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5 Iconic National Teams That Ultimately Failed


It's been said that history only remembers the winners, but in football that's not always the case as some teams have captured our imaginations, and then lived long in our memories with their brilliant play despite ultimately falling short of winning the World Cup.

The following are five iconic sides that ultimately failed, but have never been forgotten:

Hungary 1954


Ferenc Puskas and Hungary's Mighty Magyars had gone undefeated for four years coming into the 1954 World Cup in Switzerland and were heavy favourites to lift the Jules Rimet Trophy. Hungary, playing an early form of total football, had smashed England 6-3 at Wembley a year earlier and surprised no one by romping to the World Cup Final in Bern. Their opponents were a West Germany side who, like the country they hailed from, were still recovering from the devastation of World War 2.

When Puskas and  Zoltan Czibor put Hungary up 2-0 within eight minutes everything seemed to be going according to the script, but within two minutes West Germany got back into it. Max Morlock slide home the German's first on 10 minutes, before Helmut Rahn equalized in the 18th minute. After that the Hungarian's pressed and pressed, but despite laying siege to the German goal they could not force themselves back in front. With six minutes to go, Rahn struck again to complete a remarkable comeback and consign one of the finest team's the football world had seen to a 3-2 defeat.


Netherlands 1974


Unless you support Germany, if you mention the 1974 World Cup to most football fans of a certain age they'll almost certainly wax lyrically about the wonderful Dutch side of Johan Cruyff that swept to the final playing their glorious total football that summer.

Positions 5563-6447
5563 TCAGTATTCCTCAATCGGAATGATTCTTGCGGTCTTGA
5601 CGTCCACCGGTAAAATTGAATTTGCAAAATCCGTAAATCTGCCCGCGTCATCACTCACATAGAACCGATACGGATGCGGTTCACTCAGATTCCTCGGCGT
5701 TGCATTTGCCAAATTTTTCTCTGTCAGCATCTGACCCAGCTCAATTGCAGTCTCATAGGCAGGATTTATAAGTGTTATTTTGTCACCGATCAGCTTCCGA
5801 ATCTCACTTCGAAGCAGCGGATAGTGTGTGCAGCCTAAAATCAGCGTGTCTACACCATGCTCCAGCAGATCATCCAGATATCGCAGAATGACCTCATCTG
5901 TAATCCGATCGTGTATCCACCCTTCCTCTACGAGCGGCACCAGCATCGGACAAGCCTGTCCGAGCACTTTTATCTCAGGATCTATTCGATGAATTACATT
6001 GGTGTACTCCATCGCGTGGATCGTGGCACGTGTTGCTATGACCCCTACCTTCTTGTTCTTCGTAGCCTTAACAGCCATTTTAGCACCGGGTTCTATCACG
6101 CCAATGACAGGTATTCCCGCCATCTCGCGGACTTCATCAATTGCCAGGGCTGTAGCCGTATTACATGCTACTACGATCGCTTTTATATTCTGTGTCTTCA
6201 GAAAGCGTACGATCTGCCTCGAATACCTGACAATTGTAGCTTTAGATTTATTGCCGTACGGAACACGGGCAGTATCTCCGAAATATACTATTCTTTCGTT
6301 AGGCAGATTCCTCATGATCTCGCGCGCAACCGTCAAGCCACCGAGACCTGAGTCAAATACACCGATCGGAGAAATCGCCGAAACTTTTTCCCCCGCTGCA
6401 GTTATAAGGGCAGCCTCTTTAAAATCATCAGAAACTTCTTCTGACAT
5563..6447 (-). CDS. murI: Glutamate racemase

Managed by Rinus Michels, the Netherlands played a fluid brand of football with players interchanging positions and Cruyff conducting things using a style that had seen Ajax win three straight European Cups in the early 1970's. Facing the host West German side in the final the Netherlands were the slight favourites, but as they had in 1954 the German's spoiled the party overcoming a Johan Neeskens penalty in the second minute with goals by Paul Breitner in the 25th minute and a second by poacher supreme Gerd Muller in the 43rd minute. Despite chances for both sides in the second half, West Germany claimed their second World Cup hanging on for a 2-1 victory in Munich.

Brazil 1982


Arguably the last Brazilian side to play in the thrilling samba style of old, the Selecao's 1982 vintage featured a chain smoking doctor named Socrates, the brilliant Zico and a terrific group of individuals who played like they'd just strolled in from the beach. Some of the goals this team scored are among the best World Cup stunners you'll ever see on YouTube.

Sweeping aside New Zealand, Scotland and the Soviet Union in the opening group stage, Brazil then downed their old rivals Argentina 3-1 in their first second round group match and seemed prime to match the achievements of the great Brazilian sides of the past. Unfortunately, the cavalier play of manager Tele Santana's side proved to be their undoing against the eventual world champions Italy when some disastrous defending gifted Paolo Rossi a hattrick in a 3-2 win for the Azzurri in the final second round group match. Thanks to exited in one of the finest World Cup matches ever played and their inspired attacking brilliance throughout, this Brazilian side is considered by many to be the best team that didn't win a World Cup.